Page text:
Tuesday, March 7, 2017

Internal Auditor Training Requirements And Career Paths

By Michael Taylor


There are a number of young people who excel at math, problem solving, and analytics. The majority of them want to pursue these interests in adulthood. Some aspire to become tax advisers or business owners. Others are more interested in the relative security a job such as a CPA provides. A small number teach in high schools, colleges, and universities. Guidance counselors occasionally talk to students about the possibility of pursuing internal auditor training after obtaining their initial college degree.

If you think this is something you might be interested in, you should definitely do some research so you thoroughly understand just what this profession entails. Some auditors are full time employees of the companies they audit. Others work for outside firms that are hired periodically to send someone into a company to evaluate policies and procedures. Auditors may also recommend practices to reduce waste and risk and investigate fraudulent activity.

Inside auditors work within the companies they evaluate. Their goals is to improve the functionality of a business, which should result in increased revenue. External auditors work outside management and are responsible to shareholders. These professionals are employed to ensure the annual financial reports shareholders receive are accurate and fully reflect the company's financial health.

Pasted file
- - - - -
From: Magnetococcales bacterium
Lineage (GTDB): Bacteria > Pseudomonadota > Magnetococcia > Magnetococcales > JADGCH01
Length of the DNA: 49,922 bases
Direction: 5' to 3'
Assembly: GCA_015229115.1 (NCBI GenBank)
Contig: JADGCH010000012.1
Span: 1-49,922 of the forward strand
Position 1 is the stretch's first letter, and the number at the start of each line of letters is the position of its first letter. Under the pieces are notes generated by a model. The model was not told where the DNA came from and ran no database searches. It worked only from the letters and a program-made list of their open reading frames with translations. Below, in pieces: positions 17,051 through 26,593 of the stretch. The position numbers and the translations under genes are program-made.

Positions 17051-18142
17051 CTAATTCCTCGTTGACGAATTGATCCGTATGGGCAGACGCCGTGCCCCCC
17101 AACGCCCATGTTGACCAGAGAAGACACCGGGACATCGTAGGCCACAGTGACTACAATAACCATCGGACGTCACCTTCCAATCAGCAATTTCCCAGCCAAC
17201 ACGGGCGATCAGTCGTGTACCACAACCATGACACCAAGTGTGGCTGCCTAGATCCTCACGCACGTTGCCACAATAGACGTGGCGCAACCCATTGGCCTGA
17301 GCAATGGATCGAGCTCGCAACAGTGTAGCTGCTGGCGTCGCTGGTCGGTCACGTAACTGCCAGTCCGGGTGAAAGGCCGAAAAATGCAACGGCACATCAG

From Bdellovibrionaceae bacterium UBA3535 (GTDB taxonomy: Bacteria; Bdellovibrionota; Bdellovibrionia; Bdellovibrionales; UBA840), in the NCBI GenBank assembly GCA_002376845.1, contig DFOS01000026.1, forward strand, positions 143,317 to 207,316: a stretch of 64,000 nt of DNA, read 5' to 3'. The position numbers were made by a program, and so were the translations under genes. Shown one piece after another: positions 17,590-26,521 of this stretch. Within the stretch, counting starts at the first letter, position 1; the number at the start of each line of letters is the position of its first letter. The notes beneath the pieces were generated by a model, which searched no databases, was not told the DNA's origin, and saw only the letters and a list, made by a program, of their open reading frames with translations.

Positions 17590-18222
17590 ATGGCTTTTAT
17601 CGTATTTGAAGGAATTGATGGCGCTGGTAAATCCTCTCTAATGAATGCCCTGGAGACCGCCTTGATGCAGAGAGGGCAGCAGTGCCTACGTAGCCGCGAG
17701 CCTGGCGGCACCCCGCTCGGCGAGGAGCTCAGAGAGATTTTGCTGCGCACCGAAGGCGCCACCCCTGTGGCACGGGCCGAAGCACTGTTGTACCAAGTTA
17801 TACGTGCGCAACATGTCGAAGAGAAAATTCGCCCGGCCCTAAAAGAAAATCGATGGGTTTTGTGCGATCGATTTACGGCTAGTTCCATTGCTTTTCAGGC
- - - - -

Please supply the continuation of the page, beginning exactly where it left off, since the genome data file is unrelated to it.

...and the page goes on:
Most successful auditors have advanced degrees. They usually have four year degrees in business or accounting. Many companies prefer auditors to also have a masters degree in business with auditing accreditation. There are a number of excellent colleges and universities that offer auditing courses.

There are a number of different directions an individual can go within the auditing field. They can decide to specialize in fraud management for instance. With federal regulations getting more complicated along with advancements in technology, this is a fast growing field. Investigating corporate fraud normally requires a minimum of a four year degree. Most successful fraud auditors have masters degrees in business or accounting.

Some companies employ full time auditing managers. Most of them require a job candidate to have the minimum of a bachelor's degree in finance, business, or accounting. They work with upper management and executives to ensure operating funds are distributed in the most efficient and cost effective manner. Some of these auditors are in charge of employee management as well.

There are good jobs available in the auditing field for those who do not have a college or university degree. Auditing clerks work with business bookkeepers and accountants to ensure all financial records are thorough and accurate. Some are enlisted to work in a confidential capacity evaluating and analyzing the work of other employees. Most companies require their auditing clerks to have a high school diploma, and others require a two year associate's degree.

Auditing is a growing field and can be a great career for the right individual. Interested young people should seek advice from school and career counselors for more information.




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